8 billion would be supported by State. portions of this funding would shift to the Federal category. State/Additional Federal/Other Fund Sources After application of Federal and carry over Bond Act funds. As referenced above. General Obligation Bond programs and the General Fund. the assumptions in this proposal regarding Federal funding and its application to specific programs and projects are dependent on obtaining approval from federally authorized local MPOs. the Dedicated Mass Transportation Trust Fund. The funding sources for the proposed program include $690 million of these funds to support Bond Act projects scheduled in 2009-10 and to complete some Bond Act projects that have experienced schedule delays beyond 2009-10. additional Federal and/or other funds. NYSDOT has already begun to work in coalition with other states to advocate for a new Act that will incorporate this principal. 26 . State fund sources for NYSDOT programs have traditionally included the State Highway and Bridge Dedicated Fund. Additional fund sources and funding mechanisms may also become available as a result of the authorization of the next Federal transportation act. Carryover Bond Act Funds The State transportation plan that was enacted in 2005 included $1. the remaining $15. To the extent that Federal Aid under the new Act exceeds the modest growth assumptions referenced above.45 billion of funding from the Rebuild and Renew New York Transportation Bond Act of 2005 that was planned for obligation through 2009-10.address those concerns.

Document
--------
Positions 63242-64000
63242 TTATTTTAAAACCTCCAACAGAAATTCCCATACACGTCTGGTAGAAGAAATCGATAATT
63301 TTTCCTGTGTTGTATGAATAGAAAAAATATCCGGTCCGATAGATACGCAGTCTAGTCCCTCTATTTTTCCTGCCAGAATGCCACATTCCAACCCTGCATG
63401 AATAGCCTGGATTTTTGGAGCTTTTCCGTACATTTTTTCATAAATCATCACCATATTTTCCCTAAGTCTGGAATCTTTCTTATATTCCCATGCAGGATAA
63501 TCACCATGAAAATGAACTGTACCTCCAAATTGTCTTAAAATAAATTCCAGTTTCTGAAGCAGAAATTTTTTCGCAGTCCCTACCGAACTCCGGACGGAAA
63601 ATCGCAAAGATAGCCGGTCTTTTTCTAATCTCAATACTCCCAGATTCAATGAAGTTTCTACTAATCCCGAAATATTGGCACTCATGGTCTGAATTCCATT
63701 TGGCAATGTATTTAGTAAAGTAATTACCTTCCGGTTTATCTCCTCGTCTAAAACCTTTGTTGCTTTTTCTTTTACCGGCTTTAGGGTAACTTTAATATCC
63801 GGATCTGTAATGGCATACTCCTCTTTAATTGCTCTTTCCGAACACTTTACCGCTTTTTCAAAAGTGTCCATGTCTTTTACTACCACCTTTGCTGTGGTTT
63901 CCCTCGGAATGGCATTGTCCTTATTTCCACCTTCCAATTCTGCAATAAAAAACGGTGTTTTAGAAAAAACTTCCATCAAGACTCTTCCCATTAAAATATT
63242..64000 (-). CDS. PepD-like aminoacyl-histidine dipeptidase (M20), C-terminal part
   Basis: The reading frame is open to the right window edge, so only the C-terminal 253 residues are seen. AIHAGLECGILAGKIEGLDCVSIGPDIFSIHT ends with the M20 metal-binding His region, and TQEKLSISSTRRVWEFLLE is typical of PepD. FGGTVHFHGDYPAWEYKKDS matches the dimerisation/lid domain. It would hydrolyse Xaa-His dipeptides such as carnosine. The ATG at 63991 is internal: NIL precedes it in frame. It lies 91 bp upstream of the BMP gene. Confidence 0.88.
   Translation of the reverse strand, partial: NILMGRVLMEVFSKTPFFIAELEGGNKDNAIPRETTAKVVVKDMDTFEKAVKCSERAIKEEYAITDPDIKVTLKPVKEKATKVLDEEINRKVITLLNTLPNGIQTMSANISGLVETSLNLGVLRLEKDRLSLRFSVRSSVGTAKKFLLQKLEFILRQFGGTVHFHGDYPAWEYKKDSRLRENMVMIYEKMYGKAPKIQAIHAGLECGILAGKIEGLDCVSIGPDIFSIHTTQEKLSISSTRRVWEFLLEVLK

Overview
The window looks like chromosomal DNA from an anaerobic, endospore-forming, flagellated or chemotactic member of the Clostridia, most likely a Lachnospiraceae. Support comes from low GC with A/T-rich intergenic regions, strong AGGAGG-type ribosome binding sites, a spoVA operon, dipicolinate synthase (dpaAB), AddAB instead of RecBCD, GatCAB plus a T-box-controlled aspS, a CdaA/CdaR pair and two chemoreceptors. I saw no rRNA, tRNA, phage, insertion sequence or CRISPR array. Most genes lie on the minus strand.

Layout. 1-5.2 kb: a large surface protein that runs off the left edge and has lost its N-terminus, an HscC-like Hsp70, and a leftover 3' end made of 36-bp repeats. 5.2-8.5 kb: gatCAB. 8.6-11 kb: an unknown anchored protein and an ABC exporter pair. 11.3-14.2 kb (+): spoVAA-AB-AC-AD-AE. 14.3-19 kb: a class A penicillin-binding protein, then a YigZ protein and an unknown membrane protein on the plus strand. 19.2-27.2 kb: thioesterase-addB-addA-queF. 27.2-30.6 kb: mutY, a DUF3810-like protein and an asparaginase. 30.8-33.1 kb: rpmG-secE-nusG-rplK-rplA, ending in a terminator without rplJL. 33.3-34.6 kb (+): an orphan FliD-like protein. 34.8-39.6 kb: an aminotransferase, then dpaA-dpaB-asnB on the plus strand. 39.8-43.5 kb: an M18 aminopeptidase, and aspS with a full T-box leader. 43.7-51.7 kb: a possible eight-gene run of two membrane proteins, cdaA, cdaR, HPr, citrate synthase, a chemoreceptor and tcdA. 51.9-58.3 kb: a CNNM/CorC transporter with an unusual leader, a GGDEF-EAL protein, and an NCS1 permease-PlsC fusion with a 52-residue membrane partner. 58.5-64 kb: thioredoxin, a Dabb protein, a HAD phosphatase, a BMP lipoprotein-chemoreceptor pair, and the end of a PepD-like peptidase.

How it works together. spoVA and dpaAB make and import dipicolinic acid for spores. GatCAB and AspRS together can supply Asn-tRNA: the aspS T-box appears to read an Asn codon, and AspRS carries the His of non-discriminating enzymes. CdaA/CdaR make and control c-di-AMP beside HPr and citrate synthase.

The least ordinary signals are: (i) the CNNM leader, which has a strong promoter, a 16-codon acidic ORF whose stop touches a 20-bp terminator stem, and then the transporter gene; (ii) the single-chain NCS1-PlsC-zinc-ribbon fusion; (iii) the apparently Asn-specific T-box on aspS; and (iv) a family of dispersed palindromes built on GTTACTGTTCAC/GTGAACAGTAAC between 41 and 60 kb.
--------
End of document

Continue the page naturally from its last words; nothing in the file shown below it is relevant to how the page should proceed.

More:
elements and funding levels that comprise the Core investment program. Also. It should be noted that a large part of the program described here.573 $4.217 $3. specifically that portion financed from Federal funds in urbanized areas. Program Support and Management Right-Of-Way Subtotal Element Pavement Capital Pavement Contract PM Subtotal Cost (Millions) $2. and to maintain our system in a condition at least equal to current conditions. Therefore. to manage our assets in the most cost-effective manner. while we have developed this program using current assumptions regarding inflation and cost escalation.207 $1. must be developed in partnership with the local MPOs. further adjustments to the program may be needed as the actual inflation rates become known. many of the projects included in this plan should be considered as candidates.337 $1. Following are the program categories. to protect public safety.CORE PROGRAM The Core Program reflects the investments necessary to maximize the useful life of our existing transportation infrastructure.149 $4. subject to approval by the MPOs through the federally required metropolitan planning process.062 $127 $176 $4.871 $380 $5.486 $863 $191 $57 $32 $32 $19 $13 $1. Category Pavement Pavement Pavement Bridge Bridge Bridge Other Highway Assets Other Highway Assets Other Highway Assets Other Highway Assets Other Highway Assets Other Highway Assets Other Highway Assets Other Highway Assets Safety Bike/Ped/ADA Mobility Engineering/ROW Engineering/ROW Engineering/ROW Bridge Capital Bridge Contract PM Subtotal Materials and System Management Drainage Guiderail & Impact Attenuators Rest Areas Traffic Signals Roadside Environmental Stewardship Traffic Control Signs Subtotal Safety Bicycle/Pedestrian/ADA Mobility Engineering.251 27 .644 $1.